The Great Wage Slowdown of the 21st Century


Credit Tomi Um

American workers have been receiving meager pay increases for so long now that it’s reasonable to talk in sweeping terms about the trend. It is the great wage slowdown of the 21st century.

The typical American family makes less than the typical family did 15 years ago, a statement that hadn’t previously been true since the Great Depression. Even as the unemployment rate has fallen in the last few years, wage growth has remained mediocre. Last week’s jobs report offered the latest evidence: The jobless rate fell below 6 percent, yet hourly pay has risen just 2 percent over the last year, not much faster than inflation. The combination has puzzled economists and frustrated workers.

Of course, there is a long history of pessimistic predictions about dark new economic eras, and those predictions are generally wrong. But things have been disappointing for long enough now that we should take the pessimistic case seriously. In some fundamental way, the economy seems broken.

I probably don’t need to persuade most readers of this view, so the better way to think about the issue may be to consider the optimistic case. And last week, in his most substantive speech on domestic policy in months, President Obama laid out that case.

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The Great Wage Slowdown

Since 2000, weekly earnings for low- and middle-income workers are nearly unchanged, after adjusting for inflation. Earnings for workers at the 90th percentile have risen.

It included the usual set of glass-half-full statistics and wishful-thinking proposals that officeholders talk about during political campaigns. More notable, though, was that Mr. Obama – speaking at Northwestern University – explained why he thought wage growth was likely to pick up.

“If we take the necessary steps to build on the foundation,” he said, after a litany of the good news, “I promise you, over the next 10 years we’ll build an economy where wage growth is stronger than it was in the past three decades.”

He may or may not be right about that. But the speech laid out the issues in unusually clear terms. And by any definition, the great wage slowdown – or its end – is one of the most important subjects in the country today.

You can think of Mr. Obama’s argument as falling into two categories (even if he didn’t say so): the reasons that overall economic growth may accelerate, and the reasons that middle- and low-income workers may benefit more from that growth than they have lately. Both factors have contributed to the wage slowdown. The size of the pie hasn’t been growing very fast, and most of the increases have gone to a small share of already well-fed families.

On the growth side of the ledger, both energy and education have been problems. The cost of energy, after temporarily falling in the 1990s, returned to its post-1970s norm in recent years and acted like a tax on the rest of the economy. Education, meanwhile, is the lifeblood of economic growth, allowing people to do entirely new tasks (cure a disease, invent the Internet) or to do old ones with less time and expense. Yet educational attainment has slowed so much that the United States has lost its once-enormous global lead.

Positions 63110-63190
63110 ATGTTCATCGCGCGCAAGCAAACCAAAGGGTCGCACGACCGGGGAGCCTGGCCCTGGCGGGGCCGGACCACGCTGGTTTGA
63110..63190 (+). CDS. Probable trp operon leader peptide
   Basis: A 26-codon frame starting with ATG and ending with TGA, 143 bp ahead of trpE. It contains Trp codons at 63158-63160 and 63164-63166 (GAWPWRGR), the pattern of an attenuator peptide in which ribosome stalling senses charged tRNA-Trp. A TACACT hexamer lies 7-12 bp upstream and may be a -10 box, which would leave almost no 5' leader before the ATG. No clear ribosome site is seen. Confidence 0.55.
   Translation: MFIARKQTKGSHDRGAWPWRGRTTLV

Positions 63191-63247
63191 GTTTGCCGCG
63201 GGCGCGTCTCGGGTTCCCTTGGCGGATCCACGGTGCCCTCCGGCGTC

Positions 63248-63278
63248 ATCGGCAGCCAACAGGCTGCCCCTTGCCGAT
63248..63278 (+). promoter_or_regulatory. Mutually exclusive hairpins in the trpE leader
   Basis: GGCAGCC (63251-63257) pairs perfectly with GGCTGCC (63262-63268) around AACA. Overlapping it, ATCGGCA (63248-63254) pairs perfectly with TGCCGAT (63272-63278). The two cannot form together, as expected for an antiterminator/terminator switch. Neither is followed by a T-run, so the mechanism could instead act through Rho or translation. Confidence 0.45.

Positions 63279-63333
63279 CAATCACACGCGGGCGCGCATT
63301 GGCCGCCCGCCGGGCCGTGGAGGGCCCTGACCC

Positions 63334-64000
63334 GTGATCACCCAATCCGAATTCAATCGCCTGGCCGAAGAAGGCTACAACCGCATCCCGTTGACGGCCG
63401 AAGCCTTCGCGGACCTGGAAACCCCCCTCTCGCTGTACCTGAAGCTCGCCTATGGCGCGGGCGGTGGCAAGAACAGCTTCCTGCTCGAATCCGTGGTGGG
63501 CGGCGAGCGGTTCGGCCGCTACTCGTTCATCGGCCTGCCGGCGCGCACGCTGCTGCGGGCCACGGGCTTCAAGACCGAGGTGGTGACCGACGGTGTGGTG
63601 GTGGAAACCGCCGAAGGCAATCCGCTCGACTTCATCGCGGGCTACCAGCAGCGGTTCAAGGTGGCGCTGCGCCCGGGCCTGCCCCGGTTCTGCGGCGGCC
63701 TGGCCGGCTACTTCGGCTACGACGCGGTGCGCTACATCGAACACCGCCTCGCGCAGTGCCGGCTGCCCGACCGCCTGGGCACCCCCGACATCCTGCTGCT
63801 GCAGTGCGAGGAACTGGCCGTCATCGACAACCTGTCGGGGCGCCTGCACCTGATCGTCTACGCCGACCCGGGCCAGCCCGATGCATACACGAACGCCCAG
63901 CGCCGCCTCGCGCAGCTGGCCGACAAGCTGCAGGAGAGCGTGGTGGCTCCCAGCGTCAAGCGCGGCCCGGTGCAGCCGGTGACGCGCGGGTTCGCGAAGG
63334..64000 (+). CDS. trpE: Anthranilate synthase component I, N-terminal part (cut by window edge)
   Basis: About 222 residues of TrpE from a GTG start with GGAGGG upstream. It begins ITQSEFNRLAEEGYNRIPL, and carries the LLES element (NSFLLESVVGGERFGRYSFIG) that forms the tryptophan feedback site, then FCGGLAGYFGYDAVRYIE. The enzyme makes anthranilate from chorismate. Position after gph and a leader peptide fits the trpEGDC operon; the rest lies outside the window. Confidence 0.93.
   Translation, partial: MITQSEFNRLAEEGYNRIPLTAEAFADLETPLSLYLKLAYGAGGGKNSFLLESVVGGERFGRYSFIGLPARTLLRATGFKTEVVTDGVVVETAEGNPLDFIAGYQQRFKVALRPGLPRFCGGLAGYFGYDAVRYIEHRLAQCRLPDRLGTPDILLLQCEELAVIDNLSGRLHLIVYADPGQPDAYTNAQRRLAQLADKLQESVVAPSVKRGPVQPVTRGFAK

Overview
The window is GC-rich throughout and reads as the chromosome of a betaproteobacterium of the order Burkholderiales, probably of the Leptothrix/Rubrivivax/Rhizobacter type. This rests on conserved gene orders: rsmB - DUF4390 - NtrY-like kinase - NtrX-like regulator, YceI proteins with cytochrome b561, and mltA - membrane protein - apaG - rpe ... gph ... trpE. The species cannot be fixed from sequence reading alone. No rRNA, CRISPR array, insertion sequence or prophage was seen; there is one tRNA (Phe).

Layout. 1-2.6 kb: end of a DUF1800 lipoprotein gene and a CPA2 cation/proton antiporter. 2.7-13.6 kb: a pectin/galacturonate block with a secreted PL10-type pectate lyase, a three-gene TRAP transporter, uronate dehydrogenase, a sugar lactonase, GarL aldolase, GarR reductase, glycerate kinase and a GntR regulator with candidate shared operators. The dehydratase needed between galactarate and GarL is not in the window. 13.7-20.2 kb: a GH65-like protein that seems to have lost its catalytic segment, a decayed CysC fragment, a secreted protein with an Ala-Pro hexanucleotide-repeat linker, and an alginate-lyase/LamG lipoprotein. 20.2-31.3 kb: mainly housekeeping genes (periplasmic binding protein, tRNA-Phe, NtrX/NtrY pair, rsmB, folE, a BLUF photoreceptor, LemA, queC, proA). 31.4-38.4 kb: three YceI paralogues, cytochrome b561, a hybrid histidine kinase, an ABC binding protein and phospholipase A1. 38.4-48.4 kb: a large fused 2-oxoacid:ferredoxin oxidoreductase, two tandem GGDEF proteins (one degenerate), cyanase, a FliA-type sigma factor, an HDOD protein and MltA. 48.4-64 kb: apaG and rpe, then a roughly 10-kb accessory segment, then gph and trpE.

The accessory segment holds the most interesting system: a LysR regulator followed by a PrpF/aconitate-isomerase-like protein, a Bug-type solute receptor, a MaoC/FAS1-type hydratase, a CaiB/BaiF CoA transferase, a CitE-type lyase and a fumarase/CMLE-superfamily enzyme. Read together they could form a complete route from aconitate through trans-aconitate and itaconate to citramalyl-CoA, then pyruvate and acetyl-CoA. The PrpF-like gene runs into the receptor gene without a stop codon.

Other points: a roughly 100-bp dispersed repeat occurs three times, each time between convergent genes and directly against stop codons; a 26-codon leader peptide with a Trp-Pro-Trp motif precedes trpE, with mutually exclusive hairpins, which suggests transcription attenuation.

On both fronts, the country has been making progress, Mr. Obama rightly noted. The fracking boom and a more modest clean-energy boom have increased this country’s share of energy production and held down costs worldwide. The price of oil has been mostly flat for three years.

And the number of high-school and college graduates is rising. The financial crisis deserves some perverse credit, because it sent people fleeing back to school, much as the Great Depression did. But some of the efforts to improve school performance – by raising standards and accountability – are also playing a role.


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commented 2014-10-11 02:19:35 -0400 · Flag
Thomas N. writes:

The Entire Bedrock Foundation of the Secular Progressive narrative is dependent upon the corruption of Language, once words have Lost there Meaning, everything that follows is just part and parcel of the secular progressive Propaganda agenda/narrative.

This is the Core Tenent of the self-professed, secular progressive founts of knowledge and enlightenment a system based on values, judgment, accountability, competencey, objectivity MUST Be Destroyed and Discredited, if any measurement standards are permitted to exist the entirety of there contrived world agenda immediately collapses and Reveals them and there legions of enablers for the Self-Serving FRAUDS that they are.

They are parasites that feed off of humanity and society, No Thank You.
commented 2014-10-11 02:18:04 -0400 · Flag
A.A. writes:

The risible “Progressive” narrative about the U.S. economy…only the uneducated and the willfully blind can read such an article and not seethe at the useless propaganda most if its claims make…
commented 2014-10-11 02:17:05 -0400 · Flag
Ed K. writes:

Real wages haven’t grown even with all the Keynesian spending under President OPromiseU. He doesn’t even mention that bigger portion of pay has gone to hidden taxes like the $100 billion in annual hidden taxes and fees to pay for Obamacare.